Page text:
The Cost of Lying

“Lord, Lord, how this world is given to lying”

(Henry IV, Part 1, Act 5, Scene 4)

Much has been written about claimants and strike outs for fundamental dishonesty. I am, however, unaware of any claim that proceeded as the one which is the subject of this review.

This case is a salutary lesson in the dire consequences to those who lie, and (forgiving the immodesty as I was part of the legal team) how a good strategy from the start can yield spectacular results.

Private Burman – who I can name in this piece – was an Army engineer involved as a passenger in a minor car accident in 2014. Liability was admitted. He suffered from whiplash and an undiagnosed shoulder condition. As a result of the shoulder injury, the Claimant was discharged from the Army in 2017. Medical examination by the Defendant’s expert orthopaedic surgeon suggested the Claimant had a genuine problem.

In his personal injury claim, the now civilian Mr Burman claimed for future loss of earnings, alleging that he would have remained in the Army for 24 years, would have had a number of promotions, and said that he had suffered a significant loss of pension because he had been discharged early (the Army has a generous pension scheme). The Claimant’s position was that he could work in the construction and building trades, but that he could not manage some of the heavier aspects of that work. His initial claim was for over £150,000 of future loss of earnings, an unquantified future pension claim, and £230,000 of domestic care and assistance. The insurers were looking at a claim of nearly £1 million when costs were taken into account (there were experts in employment, pensions and pain, for example).

The Claimant omitted to mention in any of this that he had used the skills acquired in the Army to set up a tiling and property maintenance business in Doncaster, marketed via Facebook. This had been discovered by insurers quite early on. There was also some helpful – but far from devastating – surveillance showing the Claimant doing manual labour (although he had not said that he could not do any of that sort of work).

An early decision was made to see how far the Claimant was prepared to go before we disclosed what we knew. Unusually, a Part 18 request was made in the first stages of the case, which asked a question that would come back to haunt Mr Burman – “did you do any other paid work between leaving the Army and [specified date]?”. The Claimant replied, “no”. He made no mention of his tiling and maintenance business then, in his disclosure or in his various witness statements, and nor did he say anything to his (or the Defendant’s) medical and financial experts.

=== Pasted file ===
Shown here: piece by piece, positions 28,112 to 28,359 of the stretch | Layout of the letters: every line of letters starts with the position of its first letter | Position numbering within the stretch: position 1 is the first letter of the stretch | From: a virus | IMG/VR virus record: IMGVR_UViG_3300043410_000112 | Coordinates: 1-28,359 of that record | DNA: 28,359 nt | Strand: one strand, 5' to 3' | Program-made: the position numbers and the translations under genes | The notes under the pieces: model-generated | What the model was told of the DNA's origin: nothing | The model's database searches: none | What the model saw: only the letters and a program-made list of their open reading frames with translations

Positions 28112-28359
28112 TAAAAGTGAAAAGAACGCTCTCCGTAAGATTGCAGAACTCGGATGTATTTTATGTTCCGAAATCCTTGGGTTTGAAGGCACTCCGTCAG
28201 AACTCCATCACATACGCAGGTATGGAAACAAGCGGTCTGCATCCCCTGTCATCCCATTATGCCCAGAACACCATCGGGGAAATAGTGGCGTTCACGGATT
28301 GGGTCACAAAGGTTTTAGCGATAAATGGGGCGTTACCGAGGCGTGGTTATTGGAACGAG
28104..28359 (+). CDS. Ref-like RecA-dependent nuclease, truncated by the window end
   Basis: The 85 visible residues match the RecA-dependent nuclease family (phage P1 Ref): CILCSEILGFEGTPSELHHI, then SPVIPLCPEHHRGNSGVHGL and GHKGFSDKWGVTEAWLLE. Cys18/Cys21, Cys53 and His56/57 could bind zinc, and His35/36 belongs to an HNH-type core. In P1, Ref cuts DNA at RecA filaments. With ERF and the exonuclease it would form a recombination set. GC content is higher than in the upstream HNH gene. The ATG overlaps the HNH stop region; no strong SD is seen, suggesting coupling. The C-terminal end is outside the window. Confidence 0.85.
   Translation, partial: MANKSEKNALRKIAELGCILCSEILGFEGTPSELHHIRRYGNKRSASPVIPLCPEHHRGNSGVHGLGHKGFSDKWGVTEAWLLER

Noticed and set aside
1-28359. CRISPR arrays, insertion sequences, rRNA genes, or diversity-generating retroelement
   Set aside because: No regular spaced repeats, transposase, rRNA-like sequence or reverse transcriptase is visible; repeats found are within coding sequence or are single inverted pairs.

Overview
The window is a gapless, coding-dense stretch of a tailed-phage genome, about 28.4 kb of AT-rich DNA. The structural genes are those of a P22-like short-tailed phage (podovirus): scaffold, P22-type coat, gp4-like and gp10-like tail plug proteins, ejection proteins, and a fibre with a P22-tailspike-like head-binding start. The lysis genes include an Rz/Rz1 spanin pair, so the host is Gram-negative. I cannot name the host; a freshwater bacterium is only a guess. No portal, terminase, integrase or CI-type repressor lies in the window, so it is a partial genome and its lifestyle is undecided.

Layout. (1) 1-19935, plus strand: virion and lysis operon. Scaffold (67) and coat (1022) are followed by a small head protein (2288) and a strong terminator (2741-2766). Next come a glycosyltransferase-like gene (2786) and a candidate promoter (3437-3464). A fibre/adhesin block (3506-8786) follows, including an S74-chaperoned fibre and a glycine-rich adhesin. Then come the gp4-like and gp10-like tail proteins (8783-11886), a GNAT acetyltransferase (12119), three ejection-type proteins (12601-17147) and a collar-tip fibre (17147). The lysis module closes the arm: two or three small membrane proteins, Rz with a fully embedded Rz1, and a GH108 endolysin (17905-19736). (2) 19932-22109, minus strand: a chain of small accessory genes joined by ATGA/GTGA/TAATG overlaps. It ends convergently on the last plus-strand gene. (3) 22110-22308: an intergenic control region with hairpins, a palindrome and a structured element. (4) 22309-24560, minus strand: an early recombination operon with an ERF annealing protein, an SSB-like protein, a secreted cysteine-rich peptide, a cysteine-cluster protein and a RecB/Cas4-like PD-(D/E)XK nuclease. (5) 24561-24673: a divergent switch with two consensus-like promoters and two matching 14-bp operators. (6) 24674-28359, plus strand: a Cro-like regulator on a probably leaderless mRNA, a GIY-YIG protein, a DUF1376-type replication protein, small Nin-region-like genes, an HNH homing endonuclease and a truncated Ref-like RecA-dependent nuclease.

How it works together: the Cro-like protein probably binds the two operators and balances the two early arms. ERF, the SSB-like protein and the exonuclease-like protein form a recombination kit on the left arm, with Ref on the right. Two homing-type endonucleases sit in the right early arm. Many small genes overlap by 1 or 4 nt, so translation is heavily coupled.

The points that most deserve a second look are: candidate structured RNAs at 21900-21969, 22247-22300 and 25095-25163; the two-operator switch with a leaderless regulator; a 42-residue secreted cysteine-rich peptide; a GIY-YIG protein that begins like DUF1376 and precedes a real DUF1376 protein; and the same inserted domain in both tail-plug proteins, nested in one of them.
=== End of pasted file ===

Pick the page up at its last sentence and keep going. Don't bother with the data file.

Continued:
This was, therefore, not so much a question of if we were going to plead fundamental dishonesty, but when. Timing, as the reader will appreciate, is critical in these decisions. On this occasion, the Amended Defence was drafted after the Claimant had seen all the experts, and had updated his Schedule of Loss (having previously replied to the Part 18 Request, of course).

The Claimant’s reaction to the Amended Defence probably ended any prospect he had of being able to persuade the Court of anything – he took down the Facebook page of his tiling business. He also opposed – and lost – the application for specific disclosure of all of bank statements, financial records (such as they were) and his Facebook postings. He lied about the contents of the postings, saying that some of them showed work being done for friends, or for free. A detailed comparison of the dates of those postings with the bank statements showed money being paid to him by customers – “great job, well done” etc.

The Claimant’s offers to settle tumbled with every month as the trial date approached. Eventually, days before trial, the Claimant sought to discontinue his claim – he knew that the game was up, and that it was likely that his claim would be struck out as being fundamentally dishonest. He was desperate to avoid an application for costs under CPR 44.16, and any application for committal for contempt of Court. However, because the Claimant had received a modest interim payment at the start of the claim, he could not discontinue without the Defendant’s consent, which the Defendant did not want to give as this would allow the Claimant to simply walk away.

An agreement was reached allowing the Claimant to discontinue on the basis that the Claimant admitted, in open correspondence, his dishonesty – the open nature of the correspondence allows me to name Mr Burman. His admission said this:

“The Claimant admits that what started as a genuine claim for personal injury came to be tainted by his fundamental dishonesty, in particular by his failure during the course of the litigation to disclose his earnings generated through his trading as XXX on Facebook”.

Insurers were more than content with that. The Claimant, I imagine, less so.

The lessons (re)learned:

  1. The importance in higher-value FD cases of putting a strategy in place early;
  2. At the same time, being flexible (hence the letter of admission);
  3. Timing is everything.
Simon mccann